Families of victims

Kapitbisig is initiated by the families of the Hacienda Luisita victims, the organizations of workers at the Hacienda Luisita, and other concerned groups and individuals. They are united on the basis of an “abiding commitment” to seek justice for the victims.

Among Kapitbisig’s initiators is Pastor Gabriel Sanchez, father of slain striker Juancho Sanchez and a former Hacienda Luisita farm worker. Sanchez, together with Sr. Ellen Belardo of the National Network of Agrarian Reform Advocates (NNARA), appear to play leading roles in the coalition.

The other convenors of Kapitbisig are: Bp. Deogracias Iñiguez (Roman Catholic, Caloocan City), Bp. Alberto Ramento of the Iglesia Filipina Independiente (IFI or Philippine Independent Church) in Tarlac, Sr. Mary Benedict Falcatan, Pastor Marie Sol Villena, Bagong Alyansang Makabayan (Bayan), Kilusang Magbubukid ng Pilipinas (KMP or Philippine Peasant Movement), Kilusang Mayo Uno (KMU or May First Labor Center);

Bayan-Central Luzon, NNARA, Promotion of Church People’s Response (PCPR), Karapatan (Alliance for the Advancement of People’s Rights), Sentro para sa Tunay na Repormang Agraryo (Sentra or Center for Genuine Agrarian Reform), Center for Trade Union and Human Rights-National Coalition for the Protection of Workers Rights and Welfare (CTUHR-NCPW), Bayan- National Capital Region, and the Health Alliance for Democracy (HEAD);

Confederation for the Unity, Recognition and Advancement of Government Employees (Courage), Kapisanan ng Manggagawa ng GSIS (KMG or GSIS Workers Association), and Water Systems Employees Response (Water).

Legal and moral support

How is Kapitbisig going to help the striking workers of Hacienda Luisita?

Kapitbisig, according to Lumbera, aims to gather material support for the strikers, as well as financial, legal, and moral support for the victims of the massacre.

In its unity statement, Kapitbisig pledges to: support the prosecution of the masterminds and perpetrators of the massacre and continuing investigation into the case, expose the “unjust and inhumane working and living conditions” of Hacienda Luisita’s workers and work to reform these, uphold the workers’ rights to unionize and strike and their freedom of speech and to oppose the suppression of these rights.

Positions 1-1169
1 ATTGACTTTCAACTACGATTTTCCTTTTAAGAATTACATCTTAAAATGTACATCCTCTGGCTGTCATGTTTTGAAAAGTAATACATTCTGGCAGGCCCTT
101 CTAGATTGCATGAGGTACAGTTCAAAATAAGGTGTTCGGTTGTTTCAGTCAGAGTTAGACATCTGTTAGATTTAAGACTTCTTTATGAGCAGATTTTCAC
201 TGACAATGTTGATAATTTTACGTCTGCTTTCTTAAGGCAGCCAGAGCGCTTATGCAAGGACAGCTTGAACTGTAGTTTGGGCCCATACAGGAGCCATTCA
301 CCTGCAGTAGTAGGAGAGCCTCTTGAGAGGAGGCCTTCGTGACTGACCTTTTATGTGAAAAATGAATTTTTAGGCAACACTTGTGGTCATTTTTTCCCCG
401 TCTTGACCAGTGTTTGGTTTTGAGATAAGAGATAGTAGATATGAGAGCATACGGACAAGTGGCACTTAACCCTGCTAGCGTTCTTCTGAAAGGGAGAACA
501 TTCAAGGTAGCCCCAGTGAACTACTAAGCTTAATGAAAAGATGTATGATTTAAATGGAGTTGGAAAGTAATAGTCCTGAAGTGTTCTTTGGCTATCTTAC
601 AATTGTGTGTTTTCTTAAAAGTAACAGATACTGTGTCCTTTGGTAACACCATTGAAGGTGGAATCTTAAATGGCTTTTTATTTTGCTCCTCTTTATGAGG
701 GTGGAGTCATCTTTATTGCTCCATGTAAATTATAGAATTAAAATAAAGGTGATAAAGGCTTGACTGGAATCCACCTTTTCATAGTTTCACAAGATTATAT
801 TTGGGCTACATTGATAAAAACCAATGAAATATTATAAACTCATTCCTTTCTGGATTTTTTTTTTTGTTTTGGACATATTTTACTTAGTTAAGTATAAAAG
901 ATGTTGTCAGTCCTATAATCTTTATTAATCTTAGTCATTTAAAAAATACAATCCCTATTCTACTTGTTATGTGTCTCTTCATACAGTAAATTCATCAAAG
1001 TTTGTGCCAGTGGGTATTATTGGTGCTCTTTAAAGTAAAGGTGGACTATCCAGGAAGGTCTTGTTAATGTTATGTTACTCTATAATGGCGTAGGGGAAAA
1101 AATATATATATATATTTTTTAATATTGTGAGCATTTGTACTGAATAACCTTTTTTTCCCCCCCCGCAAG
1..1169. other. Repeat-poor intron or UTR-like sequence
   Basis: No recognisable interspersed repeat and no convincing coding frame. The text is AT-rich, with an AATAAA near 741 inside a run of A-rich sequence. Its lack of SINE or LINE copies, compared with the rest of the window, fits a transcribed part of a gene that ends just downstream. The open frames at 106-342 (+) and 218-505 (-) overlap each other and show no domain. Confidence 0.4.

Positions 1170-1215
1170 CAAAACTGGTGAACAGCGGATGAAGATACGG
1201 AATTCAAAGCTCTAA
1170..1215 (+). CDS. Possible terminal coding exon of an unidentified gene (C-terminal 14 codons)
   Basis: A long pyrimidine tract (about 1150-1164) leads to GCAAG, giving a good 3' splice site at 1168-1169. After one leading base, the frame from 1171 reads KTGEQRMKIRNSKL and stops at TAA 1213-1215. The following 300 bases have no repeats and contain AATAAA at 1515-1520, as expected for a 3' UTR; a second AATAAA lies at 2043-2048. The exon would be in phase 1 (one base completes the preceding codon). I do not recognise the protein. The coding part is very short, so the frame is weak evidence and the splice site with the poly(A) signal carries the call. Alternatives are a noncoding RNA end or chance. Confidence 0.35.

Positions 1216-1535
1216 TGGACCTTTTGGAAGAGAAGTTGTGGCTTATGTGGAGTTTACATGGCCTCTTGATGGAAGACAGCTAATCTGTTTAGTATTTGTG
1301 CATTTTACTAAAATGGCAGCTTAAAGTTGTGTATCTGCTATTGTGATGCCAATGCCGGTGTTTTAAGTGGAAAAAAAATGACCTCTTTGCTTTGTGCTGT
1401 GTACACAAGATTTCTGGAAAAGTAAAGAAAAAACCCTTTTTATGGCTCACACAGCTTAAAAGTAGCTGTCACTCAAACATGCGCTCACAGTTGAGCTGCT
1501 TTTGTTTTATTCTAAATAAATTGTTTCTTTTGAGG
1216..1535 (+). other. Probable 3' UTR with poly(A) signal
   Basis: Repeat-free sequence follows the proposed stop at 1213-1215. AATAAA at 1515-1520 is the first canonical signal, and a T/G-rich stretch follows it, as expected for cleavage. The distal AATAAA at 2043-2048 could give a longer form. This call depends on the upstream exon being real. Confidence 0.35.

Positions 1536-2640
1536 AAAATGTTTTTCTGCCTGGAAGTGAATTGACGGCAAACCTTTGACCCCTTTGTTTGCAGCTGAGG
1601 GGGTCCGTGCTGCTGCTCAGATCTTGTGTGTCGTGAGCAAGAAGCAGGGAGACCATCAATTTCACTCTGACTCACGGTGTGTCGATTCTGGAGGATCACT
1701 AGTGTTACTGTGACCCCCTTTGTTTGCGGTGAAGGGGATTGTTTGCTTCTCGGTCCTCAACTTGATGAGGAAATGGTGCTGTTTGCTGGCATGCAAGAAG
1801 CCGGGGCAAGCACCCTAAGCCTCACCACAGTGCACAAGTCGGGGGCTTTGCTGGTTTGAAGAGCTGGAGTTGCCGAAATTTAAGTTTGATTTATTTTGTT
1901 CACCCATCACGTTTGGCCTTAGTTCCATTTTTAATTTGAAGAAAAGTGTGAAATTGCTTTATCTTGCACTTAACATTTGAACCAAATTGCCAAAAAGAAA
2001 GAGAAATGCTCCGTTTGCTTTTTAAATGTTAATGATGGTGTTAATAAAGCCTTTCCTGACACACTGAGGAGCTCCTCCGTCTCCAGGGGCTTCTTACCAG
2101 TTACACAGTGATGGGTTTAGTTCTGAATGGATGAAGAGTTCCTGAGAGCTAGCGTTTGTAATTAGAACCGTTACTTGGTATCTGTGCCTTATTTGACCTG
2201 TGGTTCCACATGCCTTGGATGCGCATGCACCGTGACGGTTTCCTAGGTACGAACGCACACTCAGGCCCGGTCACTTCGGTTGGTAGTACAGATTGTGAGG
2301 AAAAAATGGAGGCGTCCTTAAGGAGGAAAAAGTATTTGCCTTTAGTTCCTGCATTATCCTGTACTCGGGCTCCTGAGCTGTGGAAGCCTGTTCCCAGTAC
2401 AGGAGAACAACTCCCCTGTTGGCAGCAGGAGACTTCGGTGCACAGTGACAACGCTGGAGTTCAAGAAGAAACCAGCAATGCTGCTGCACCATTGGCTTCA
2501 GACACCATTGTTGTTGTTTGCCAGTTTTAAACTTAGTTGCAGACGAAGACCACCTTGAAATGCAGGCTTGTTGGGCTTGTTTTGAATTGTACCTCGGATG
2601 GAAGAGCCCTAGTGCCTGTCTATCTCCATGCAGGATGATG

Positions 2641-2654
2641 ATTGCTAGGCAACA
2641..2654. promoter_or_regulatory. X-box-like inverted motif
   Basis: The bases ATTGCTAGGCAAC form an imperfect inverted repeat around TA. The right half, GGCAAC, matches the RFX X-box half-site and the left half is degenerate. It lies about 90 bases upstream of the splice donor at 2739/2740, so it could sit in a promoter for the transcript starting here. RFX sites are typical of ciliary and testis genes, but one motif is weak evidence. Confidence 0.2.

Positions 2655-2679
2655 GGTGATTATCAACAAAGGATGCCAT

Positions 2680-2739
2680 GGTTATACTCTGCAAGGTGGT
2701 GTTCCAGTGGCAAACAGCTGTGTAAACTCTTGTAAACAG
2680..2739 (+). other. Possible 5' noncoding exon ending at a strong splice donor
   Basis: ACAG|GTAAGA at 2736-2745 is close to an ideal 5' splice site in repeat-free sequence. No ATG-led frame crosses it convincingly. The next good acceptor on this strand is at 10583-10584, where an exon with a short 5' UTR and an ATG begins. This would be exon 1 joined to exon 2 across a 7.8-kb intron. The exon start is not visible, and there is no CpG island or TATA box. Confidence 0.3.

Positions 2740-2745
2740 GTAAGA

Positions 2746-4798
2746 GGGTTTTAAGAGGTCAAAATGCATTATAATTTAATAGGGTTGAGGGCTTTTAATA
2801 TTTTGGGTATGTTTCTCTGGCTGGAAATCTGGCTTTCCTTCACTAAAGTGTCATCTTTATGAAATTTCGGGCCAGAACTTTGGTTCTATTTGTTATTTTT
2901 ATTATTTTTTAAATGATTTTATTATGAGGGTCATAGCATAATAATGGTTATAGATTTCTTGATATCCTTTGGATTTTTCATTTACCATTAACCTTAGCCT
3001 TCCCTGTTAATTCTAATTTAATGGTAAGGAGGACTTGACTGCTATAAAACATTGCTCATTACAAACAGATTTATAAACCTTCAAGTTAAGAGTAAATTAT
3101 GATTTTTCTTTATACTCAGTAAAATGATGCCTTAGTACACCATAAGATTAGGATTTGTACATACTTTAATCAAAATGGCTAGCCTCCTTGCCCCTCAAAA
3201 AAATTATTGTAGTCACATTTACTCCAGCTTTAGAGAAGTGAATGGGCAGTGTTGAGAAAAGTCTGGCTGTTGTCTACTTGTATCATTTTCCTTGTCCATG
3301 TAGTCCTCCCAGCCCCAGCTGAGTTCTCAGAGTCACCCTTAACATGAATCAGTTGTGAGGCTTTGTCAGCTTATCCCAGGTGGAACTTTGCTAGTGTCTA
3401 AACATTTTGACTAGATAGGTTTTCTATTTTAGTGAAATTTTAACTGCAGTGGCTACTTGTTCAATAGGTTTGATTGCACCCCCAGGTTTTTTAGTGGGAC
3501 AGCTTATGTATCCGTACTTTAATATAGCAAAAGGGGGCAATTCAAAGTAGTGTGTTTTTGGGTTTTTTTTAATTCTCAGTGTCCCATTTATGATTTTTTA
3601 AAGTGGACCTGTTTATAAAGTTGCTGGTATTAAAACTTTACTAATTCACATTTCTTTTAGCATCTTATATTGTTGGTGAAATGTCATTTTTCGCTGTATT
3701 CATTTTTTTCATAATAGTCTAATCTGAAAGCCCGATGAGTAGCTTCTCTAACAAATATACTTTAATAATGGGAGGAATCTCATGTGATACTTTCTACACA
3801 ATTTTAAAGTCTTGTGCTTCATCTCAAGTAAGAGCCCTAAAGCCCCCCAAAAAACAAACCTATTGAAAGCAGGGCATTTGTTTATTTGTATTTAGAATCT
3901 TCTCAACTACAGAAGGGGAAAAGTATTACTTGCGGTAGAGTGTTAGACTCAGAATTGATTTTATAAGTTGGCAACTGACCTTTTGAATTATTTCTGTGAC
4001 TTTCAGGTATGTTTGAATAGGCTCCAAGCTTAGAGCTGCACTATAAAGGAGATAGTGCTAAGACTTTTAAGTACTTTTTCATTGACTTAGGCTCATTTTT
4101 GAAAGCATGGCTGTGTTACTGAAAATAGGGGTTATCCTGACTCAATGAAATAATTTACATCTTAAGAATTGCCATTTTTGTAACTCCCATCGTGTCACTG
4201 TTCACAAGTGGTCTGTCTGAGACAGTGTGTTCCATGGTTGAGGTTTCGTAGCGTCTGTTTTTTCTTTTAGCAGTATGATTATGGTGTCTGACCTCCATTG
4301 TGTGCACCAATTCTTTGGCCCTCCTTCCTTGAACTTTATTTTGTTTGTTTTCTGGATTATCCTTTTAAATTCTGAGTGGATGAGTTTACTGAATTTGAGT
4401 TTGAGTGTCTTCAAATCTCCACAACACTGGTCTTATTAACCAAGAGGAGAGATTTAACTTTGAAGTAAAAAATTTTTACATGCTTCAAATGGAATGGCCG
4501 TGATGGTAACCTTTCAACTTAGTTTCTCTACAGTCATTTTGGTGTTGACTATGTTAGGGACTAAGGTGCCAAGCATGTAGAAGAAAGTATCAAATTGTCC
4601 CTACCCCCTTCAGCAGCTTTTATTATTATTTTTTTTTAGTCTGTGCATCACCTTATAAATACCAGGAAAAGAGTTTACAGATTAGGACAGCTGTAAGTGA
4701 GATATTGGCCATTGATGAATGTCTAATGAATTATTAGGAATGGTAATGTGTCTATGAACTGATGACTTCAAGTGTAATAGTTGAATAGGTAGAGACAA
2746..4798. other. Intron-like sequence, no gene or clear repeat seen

It also commits to gather the “broadest support” for genuine land reform in Hacienda Luisita to “to include the thoroughgoing review of the stock distribution option (SDO) scheme with a view to its revocation should it be proven a failure in terms of improving the lot of its supposed beneficiaries,” and gather support for the repeal of anti-worker laws and policies.

Other efforts

The formation of Kapitbisig is expected to greatly complement other efforts, so far, by various sectors in support of the Hacienda Luisita victims.

Bayan, for instance, has gone on several caravans to Hacienda Luisita.

In late November and early December, concerned legislators in the Senate and the House of Representatives led investigations, in aid of legislation, into the fundamental issues related to the Hacienda Luisita strike.

The multi-media groups Tudla and Sine Patriyotiko have both come out with video documentaries on the strike, covering also the Nov. 16 dispersal: Tudla has Sa Ngalan ng Tubo), while Sine Patriyotiko has Aklasan (Strike).

Meanwhile, support continues to come in.

Jan. 20 saw the founding congress of the Unyon ng mga Manggagawa sa Agrikultura (UMA), inspired by the unity of the Hacienda Luisita strikers and committed to uphold the rights and welfare of workers in the agricultural sector. Support for the Hacienda Luisita strikers is presently among the main items in its agenda.

At night that same day, Kilometer 64 – a poets’ group whose most active members are largely based in Manila – launched a collection of poems protesting against the oppression of Hacienda Luisita’s workers. Titled Kabyawan (Cane Harvest Season), the collection contains poems by Kilometer 64 members as well as a poem each contributed by Gelacio Guillermo, a long-renowned protest poet and an Hacienda Luisita worker in his youth; and Danilo Ramos, a farmer from Bulacan and national chairman of the KMP.

The next day, UMA and other groups under the banner of Bayan trooped to the Don Chino Roces Bridge in Manila to stage a rally commemorating the 18th anniversary of the Mendiola Massacre. After the rally, they went on a caravan to Hacienda Luisita to beef up the strike – which now stands in danger of another violent dispersal following the issuance of a return-to-work order by Sto. Tomas.

In a House hearing Nov. 24, Quezon City Rep. Edcel Lagman questioned Sto. Tomas as to whether the Cojuangcos and Aquinos had requested for the issuance of the AJ order, saying that in his experience as a former labor lawyer, AJ orders were usually issued “at the instance of management.” Sto. Tomas was not able to answer straight.